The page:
Who’s a Canine Good Citizen?

The Canine Good Citizen Award

Who’s a good boy? Who’s a good boy?

No doubt you’ve said this to your dog many times (or maybe you say Who’s a Good Girl?). But did you know that if your dog is a really good boy (or girl), or can be trained to be a good boy or good girl, there’s a program that will give him or her (and you) the recognition that they (and you) deserve?

The Canine Good Citizen program is an American Kennel Club program open to all dogs, both mixed breed and purebred. Its purpose is to reward dogs and their owners who can show that they have good manners both in the community and at home. It fundamentally stresses responsible dog ownership and good social skills. Dogs who take part in the program go through a 10-part test and, if they pass, receive a certificate from the AKC and the CGC title. They actually will be able to add the suffix, “CGC” after their names.

The Canine Good Citizen program is often the first step for an owner and their dog in obedience training. They may go on to participate in obedience competitions, agility or rally events. However, many people earn the CGC title just to prove that their dogs have basic obedience skills, and good manners. The CGC title is often accepted as proof by landlords and others that a dog has basic obedience skills. Forty-two state legislatures have already passed resolutions endorsing the Canine Good Citizen program at the state level.

Canine Good Citizen

Before taking the CGC test (sometimes at a dog show or other AKC event, sometimes at a dog training center with a certified tester), an owner will sign a Responsible Dog Owners Pledge. After that, he/she and their dog will go through the following 10-step test:

Test 1: Accepting a Friendly Stranger

This test shows that the dog will allow a friendly stranger to approach and greet the handler. The evaluator comes up to the owner and speaks to him/her while ignoring the dog.

Test 2: Sitting Politely for Petting

In this test, the dog should allow a friendly stranger to touch him while he’s out with his owner. The owner may talk to the dog throughout the test.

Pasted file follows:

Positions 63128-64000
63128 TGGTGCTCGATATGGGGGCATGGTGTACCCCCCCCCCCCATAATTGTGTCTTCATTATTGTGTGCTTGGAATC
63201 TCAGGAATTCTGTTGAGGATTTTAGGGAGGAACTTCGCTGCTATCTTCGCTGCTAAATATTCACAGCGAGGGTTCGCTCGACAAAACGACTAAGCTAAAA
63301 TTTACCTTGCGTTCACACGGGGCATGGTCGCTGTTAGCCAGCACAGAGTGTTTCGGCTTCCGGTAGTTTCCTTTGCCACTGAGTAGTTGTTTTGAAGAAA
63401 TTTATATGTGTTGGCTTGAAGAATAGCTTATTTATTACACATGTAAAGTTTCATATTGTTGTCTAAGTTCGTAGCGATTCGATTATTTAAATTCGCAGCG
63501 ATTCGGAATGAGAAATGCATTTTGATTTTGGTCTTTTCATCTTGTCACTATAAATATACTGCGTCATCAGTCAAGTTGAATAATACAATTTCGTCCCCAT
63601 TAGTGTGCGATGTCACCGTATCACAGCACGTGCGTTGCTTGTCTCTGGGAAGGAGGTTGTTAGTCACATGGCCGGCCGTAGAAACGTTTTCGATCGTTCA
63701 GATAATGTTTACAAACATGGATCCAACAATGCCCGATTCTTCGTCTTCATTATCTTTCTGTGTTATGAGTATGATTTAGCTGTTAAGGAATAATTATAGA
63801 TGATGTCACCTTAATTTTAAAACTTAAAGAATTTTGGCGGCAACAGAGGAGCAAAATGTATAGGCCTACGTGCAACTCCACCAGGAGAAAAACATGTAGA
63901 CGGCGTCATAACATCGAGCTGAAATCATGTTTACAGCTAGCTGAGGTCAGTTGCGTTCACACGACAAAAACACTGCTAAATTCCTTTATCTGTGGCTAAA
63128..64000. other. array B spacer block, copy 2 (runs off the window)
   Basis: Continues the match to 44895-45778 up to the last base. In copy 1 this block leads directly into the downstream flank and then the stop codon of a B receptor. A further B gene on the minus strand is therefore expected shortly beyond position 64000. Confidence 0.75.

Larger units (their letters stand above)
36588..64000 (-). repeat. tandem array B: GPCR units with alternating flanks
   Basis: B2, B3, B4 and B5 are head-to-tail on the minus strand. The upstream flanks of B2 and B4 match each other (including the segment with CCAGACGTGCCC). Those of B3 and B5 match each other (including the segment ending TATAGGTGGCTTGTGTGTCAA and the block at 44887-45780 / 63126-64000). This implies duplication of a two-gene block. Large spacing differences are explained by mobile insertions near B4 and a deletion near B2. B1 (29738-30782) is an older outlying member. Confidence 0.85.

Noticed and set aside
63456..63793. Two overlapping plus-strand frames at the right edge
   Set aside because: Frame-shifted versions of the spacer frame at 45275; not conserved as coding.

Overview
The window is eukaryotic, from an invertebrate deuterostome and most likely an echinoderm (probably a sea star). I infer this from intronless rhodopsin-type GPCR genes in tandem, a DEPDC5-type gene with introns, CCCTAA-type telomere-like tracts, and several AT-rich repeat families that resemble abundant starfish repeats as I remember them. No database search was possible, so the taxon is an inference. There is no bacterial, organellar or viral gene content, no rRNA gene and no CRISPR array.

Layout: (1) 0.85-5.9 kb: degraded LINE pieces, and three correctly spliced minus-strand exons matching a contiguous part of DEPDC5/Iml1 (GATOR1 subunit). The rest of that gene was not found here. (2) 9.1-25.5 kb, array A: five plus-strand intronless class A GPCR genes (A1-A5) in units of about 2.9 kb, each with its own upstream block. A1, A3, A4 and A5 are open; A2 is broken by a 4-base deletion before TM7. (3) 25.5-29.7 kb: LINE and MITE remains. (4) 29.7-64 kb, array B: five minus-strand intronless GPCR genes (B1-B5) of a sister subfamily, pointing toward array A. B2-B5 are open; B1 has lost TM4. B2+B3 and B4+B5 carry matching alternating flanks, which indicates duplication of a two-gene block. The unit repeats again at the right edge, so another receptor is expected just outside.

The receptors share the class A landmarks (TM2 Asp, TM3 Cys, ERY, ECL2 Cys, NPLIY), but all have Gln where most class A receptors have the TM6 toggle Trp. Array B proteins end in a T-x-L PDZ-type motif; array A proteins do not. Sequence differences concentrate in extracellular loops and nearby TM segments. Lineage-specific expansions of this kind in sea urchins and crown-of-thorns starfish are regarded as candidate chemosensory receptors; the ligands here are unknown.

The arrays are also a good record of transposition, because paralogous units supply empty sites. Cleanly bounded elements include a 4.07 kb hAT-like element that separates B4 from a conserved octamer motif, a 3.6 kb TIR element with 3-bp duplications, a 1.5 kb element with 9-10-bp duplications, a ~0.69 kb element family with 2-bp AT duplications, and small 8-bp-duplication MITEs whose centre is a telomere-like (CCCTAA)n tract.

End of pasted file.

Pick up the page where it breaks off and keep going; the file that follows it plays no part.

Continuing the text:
Test 3: Appearance and Grooming

In this test, the dog should welcome being groomed and examined. He should allow someone, such as a vet, groomer, or friendly stranger to go over him. The evaluator will look over the dog to see that he/she is clean and groomed. The dog should appear to be in good condition. The evaluator then combs or brushes the dog, checks the ears, and picks up the front paws. This simulates a vet exam – dogs should be well-behaved during vet exams.

Brushing Dog's Coat

Test 4: Out for a Walk (Walking on a Loose Lead)

This test shows that the owner is in control of the dog on a loose leash. The dog may walk on either side of the owner. The dog should appear to be attentive and responsive to the owner’s changes of direction. There are several turns on a course in this test. The owner can talk to the dog, praise the dog, and give commands.

Test 5: Walking Through a Crowd

The test shows that the dog can move calmly and politely in foot traffic and be controlled in public places. The dog and owner walk around and pass close to several people. There should be no over-excitement, shyness or resentment.

Test 6: Sit and Down on Command and Staying in Place

This test shows the dog’s training and that he will respond to his owner’s commands to sit and lie down. He should also remain in the place commanded by his owner. The leash is replaced with a 20-foot line during this test.

Pekinese Dog Sitting and Staying

Test 7: Coming When Called

During this test, the owner walks 10 feet from the dog, faces the dog, and calls.

Test 8: Reaction to Another Dog

This test shows that the dog can behave well around other dogs.

Test 9: Reaction to Distraction

During this test the evaluator chooses two distractions. These can be dropping a chair, having a jogger go by, dropping a cane, etc. The dog should not show any panic or try to run away or otherwise misbehave.

Dog is not distracted

Test 10: Supervised Separation

This final test shows that the dog can be left with someone and still maintain his good manners. The owner is out of sight for three minutes. The dog shouldn’t bark the whole time, whine, or show more than mild agitation.

All of the exercises are performed on a leash. Your dog should wear a buckle or slip collar. Leather, fabric, or chain collars are fine. You should bring your dog’s comb or brush with you to the test.

Kennel clubs and dog training centers offer classes for the Canine Good Citizen test but it is possible to pass the test without taking any classes. You can prepare for it with your dog at home.

Dog on Leash

The Canine Good Citizen test is a good test for dogs and their owners. It’s good for your dog to learn some basic manners and for you to work with your dog on simple obedience lessons. These lessons will come in handy again and again for your dog and make him a more desirable dog in the community.

To find out more about the Canine Good Citizen test, or if you are interested in becoming an evaluator, visit the AKC website at https://www.akc.org/dog-owners/training/canine-good-citizen/.


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